This morning we saw something new and different. As Beth looked off the bow of the boat she noticed all kinds of strange looking fish just under the surface of the water. At first she thought they were squid but after watching them closely we could see rippling movements on the sides of their bodies. We then concluded we were looking at a whole school of baby cuttlefish - a very weird and seldom seen creature. We'll have to go and snorkel with them - get a closer look and maybe take some photos.
Our plan is to stay here this week and then sail to the island of Kadavu, further southwest, before heading north again to Port Denarau on the west side of Fiji where we'll meet our son, Brian, and his girlfriend, Lindsay. We're looking forward to that!
In the Photo Gallery section of the blog we have just posted 5 new albums of our travels in Fiji east of Savusavu. The latest albums are:
Daliconi Villaage on Vanua Balavu
Bay of Islands
Vanua Balavu - The North Side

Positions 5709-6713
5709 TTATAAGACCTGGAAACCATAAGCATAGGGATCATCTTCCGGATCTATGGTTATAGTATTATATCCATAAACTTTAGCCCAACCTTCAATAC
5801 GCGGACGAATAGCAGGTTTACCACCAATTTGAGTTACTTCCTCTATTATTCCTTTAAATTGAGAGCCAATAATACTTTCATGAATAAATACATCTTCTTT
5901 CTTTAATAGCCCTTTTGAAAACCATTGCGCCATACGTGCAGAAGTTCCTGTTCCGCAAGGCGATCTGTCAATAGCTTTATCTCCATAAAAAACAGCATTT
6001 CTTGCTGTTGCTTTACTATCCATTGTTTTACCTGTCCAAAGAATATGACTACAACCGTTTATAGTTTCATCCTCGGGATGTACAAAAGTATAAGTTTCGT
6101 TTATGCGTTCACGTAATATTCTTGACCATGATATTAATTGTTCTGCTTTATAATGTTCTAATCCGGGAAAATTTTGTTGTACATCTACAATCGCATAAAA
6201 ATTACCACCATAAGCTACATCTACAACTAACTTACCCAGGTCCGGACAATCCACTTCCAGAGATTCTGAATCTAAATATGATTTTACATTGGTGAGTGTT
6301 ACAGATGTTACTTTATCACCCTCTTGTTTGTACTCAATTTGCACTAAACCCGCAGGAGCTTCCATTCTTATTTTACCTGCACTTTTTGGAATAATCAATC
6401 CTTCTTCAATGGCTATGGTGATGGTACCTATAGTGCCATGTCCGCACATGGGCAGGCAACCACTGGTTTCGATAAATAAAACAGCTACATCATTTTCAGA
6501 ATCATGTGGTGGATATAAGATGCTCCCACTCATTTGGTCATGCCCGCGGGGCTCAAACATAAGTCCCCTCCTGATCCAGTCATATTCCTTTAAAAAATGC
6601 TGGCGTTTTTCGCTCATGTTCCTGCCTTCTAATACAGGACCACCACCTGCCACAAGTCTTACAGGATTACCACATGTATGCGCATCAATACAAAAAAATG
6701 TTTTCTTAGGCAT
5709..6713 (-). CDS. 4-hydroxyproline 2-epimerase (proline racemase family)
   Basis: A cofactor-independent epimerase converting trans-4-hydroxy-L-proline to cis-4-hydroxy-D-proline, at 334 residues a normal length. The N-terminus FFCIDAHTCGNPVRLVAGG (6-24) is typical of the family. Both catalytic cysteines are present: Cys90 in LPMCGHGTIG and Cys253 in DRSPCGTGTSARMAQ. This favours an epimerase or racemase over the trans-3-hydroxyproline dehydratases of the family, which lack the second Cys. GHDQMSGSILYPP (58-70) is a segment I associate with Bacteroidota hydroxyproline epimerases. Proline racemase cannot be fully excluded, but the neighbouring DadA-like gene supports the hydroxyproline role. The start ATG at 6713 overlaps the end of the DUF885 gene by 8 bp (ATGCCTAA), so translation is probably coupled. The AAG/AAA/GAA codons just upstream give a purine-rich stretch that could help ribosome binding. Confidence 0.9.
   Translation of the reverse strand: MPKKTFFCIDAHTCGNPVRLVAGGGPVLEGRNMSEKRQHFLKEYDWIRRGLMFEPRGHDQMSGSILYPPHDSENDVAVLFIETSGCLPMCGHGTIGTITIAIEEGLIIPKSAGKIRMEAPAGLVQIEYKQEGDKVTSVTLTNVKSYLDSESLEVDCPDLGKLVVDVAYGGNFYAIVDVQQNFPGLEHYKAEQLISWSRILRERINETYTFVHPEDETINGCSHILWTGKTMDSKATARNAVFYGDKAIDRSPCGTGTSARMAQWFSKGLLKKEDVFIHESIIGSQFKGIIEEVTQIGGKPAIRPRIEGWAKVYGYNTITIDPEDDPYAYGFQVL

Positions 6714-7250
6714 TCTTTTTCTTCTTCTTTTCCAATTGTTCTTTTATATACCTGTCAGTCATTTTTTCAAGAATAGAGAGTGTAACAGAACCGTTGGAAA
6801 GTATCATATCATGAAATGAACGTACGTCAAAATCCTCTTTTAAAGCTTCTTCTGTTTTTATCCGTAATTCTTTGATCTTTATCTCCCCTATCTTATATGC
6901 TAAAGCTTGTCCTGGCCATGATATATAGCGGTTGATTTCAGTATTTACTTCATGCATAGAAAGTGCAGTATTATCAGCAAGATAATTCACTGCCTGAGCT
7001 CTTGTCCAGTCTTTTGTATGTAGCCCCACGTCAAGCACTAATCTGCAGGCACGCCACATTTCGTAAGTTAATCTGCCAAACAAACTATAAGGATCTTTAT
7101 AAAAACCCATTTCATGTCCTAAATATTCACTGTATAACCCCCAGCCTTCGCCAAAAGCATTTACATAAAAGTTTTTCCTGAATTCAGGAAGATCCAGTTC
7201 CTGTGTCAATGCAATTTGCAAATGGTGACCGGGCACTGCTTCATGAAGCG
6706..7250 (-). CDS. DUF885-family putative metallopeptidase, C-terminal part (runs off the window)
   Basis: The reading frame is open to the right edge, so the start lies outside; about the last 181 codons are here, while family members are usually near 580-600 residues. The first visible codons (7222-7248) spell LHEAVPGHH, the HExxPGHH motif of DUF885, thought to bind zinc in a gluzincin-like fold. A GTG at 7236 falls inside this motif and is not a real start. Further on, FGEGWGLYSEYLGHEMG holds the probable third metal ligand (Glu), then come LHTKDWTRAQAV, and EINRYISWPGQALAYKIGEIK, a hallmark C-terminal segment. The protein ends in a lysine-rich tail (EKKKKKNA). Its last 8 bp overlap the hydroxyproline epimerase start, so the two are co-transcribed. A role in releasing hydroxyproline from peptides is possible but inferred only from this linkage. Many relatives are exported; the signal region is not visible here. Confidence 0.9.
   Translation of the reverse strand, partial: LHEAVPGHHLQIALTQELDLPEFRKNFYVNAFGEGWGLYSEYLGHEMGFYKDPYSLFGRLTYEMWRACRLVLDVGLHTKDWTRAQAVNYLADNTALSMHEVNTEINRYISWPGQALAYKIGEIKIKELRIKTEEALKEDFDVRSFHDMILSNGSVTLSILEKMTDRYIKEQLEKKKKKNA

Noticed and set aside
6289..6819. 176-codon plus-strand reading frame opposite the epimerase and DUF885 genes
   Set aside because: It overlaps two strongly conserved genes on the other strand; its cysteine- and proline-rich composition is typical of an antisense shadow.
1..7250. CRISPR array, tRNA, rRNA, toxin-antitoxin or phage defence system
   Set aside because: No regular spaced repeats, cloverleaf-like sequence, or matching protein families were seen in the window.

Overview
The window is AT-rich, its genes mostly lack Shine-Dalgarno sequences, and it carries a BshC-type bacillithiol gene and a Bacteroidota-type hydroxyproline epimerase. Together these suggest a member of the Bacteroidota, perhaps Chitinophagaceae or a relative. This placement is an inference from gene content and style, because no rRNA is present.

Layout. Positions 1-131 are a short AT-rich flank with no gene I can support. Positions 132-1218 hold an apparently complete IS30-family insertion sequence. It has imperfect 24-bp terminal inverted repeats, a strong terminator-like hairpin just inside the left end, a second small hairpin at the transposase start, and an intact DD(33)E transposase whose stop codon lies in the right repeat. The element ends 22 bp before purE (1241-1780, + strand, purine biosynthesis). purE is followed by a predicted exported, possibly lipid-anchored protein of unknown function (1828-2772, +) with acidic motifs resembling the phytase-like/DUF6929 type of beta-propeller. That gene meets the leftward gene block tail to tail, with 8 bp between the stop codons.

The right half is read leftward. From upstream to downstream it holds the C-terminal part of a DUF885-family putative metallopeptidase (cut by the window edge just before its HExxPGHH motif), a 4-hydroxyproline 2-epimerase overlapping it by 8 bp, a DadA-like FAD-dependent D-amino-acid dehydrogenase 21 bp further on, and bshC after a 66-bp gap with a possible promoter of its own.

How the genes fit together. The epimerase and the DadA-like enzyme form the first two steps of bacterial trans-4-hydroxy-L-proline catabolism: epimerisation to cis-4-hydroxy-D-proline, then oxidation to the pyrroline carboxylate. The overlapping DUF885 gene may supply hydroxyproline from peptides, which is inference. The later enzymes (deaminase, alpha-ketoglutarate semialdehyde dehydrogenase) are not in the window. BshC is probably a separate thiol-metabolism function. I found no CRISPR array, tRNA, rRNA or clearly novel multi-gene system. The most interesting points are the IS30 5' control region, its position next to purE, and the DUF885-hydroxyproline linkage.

Taveuni - Waterfall Hike
Enjoy these great spots and the wonderful people we met.
Katherine Bay is located on the southwest side of Rabi Island, protected by a minefield of intimidating reefs. The anchorage itself is beautiful, surrounded by lush hills and fringed by mangrove trees that hide a labyrinth of dark canals. These are used by the locals who paddle their outrigger canoes from shore through the canals and into the bay to fish.
The most striking feature of this area is the great white church that sits high above the village, a tropical cathedral that shines brightly in the sun - a landmark that can be seen for miles out to sea. When we went ashore to explore the area a group of kids latched onto us, taking turns walking alongside and holding our hands. They showed us around the village and then guided us up the hill to the church where we met the pastor. He told us about the village and the history of the church. It took many years to build and then rebuild after major cyclone damage - a testimony to the commitment of the villagers.